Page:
The great irony here is that the Book of Revelation was written in large part to warn Christians away from precisely this kind of money-grubbing, sensationalized religiosity.
While we are here in chapters 13 and 14, we must deal with a detail in the text that has been the subject of much speculation and sensationalism here in our lifetimes. This is the so-called “mark of the beast” – 666. Here both Poythress and Peterson are again in substantial accord. Poythress’s comment, however, may be more direct:
What is the mark of the beast? It is a counterfeit for the seal of God’s name on the saints. The Beast owns those who are marked, and they are his slaves. A mark denotes spiritual allegiance and ownership, both in the case of God’s mark and the Beast’s counterfeit mark. In both cases, the mark is at root spiritual rather than visible. The multitude of speculations about a visible mark are beside the point.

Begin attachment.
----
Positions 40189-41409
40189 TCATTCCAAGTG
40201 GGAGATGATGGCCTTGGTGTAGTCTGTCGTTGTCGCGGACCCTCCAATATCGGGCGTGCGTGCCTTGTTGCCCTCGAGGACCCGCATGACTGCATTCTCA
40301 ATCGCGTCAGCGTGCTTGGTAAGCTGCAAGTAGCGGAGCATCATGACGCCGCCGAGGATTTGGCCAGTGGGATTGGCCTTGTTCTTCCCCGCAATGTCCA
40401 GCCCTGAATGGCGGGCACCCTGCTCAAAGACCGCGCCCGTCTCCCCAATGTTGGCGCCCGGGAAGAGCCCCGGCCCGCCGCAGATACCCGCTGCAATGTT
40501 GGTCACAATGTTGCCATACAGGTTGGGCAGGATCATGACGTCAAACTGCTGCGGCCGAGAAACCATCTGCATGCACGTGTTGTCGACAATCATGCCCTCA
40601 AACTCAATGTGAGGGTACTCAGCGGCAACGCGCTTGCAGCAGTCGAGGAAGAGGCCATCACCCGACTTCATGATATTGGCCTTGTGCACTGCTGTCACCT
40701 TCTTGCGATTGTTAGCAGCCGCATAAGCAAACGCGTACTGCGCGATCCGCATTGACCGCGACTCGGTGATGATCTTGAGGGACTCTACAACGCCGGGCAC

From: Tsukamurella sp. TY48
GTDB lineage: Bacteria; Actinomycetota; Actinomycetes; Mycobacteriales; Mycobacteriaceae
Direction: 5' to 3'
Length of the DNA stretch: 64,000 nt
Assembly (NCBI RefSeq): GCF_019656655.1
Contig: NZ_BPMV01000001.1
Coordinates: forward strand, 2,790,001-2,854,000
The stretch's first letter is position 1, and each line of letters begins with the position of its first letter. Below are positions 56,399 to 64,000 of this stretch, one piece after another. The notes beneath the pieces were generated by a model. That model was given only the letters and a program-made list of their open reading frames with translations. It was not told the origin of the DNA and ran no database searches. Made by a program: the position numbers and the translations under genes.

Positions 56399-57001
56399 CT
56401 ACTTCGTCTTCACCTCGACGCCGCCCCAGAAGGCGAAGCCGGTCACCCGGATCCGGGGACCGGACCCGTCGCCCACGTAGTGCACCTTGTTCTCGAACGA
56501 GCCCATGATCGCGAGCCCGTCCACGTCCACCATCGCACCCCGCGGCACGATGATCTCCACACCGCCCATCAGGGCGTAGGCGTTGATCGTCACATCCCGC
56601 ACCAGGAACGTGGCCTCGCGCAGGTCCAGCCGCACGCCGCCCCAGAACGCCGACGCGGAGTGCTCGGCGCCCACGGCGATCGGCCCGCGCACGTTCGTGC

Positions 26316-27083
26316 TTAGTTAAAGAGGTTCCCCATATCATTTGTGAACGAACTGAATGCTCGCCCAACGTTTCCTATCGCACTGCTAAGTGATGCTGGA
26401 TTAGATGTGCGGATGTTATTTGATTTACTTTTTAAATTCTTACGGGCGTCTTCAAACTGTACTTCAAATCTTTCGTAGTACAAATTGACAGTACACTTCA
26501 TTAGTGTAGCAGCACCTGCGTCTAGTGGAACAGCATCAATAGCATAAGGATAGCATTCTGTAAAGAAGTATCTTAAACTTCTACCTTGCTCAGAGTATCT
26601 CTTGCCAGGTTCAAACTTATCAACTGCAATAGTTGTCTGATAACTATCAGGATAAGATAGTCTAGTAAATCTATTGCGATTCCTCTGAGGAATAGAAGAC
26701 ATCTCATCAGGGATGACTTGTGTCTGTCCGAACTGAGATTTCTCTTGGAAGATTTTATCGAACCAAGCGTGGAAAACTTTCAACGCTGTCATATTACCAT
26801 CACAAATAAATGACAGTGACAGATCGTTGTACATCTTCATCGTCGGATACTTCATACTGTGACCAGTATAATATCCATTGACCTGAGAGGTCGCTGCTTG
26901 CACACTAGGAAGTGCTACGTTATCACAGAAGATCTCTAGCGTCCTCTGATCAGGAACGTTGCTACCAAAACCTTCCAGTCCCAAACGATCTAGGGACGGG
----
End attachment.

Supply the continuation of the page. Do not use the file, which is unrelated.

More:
Many have attempted to connect the number 666 with the numerical value of someone’s name. . . . But such speculations miss the point. Revelation calls not for cleverness, but for discernment
Poythress, The Returning King, P&R Publishing, 2000, pages 147-148 (emphasis added)
Actually, we could take the matter a bit further. Much of the sensation and noise about the “mark of the beast” in our day has been amplified for money and personal aggrandizement. The great irony here is that the Book of Revelation was written in large part to warn Christians away from precisely this kind of money-grubbing, sensationalized religiosity.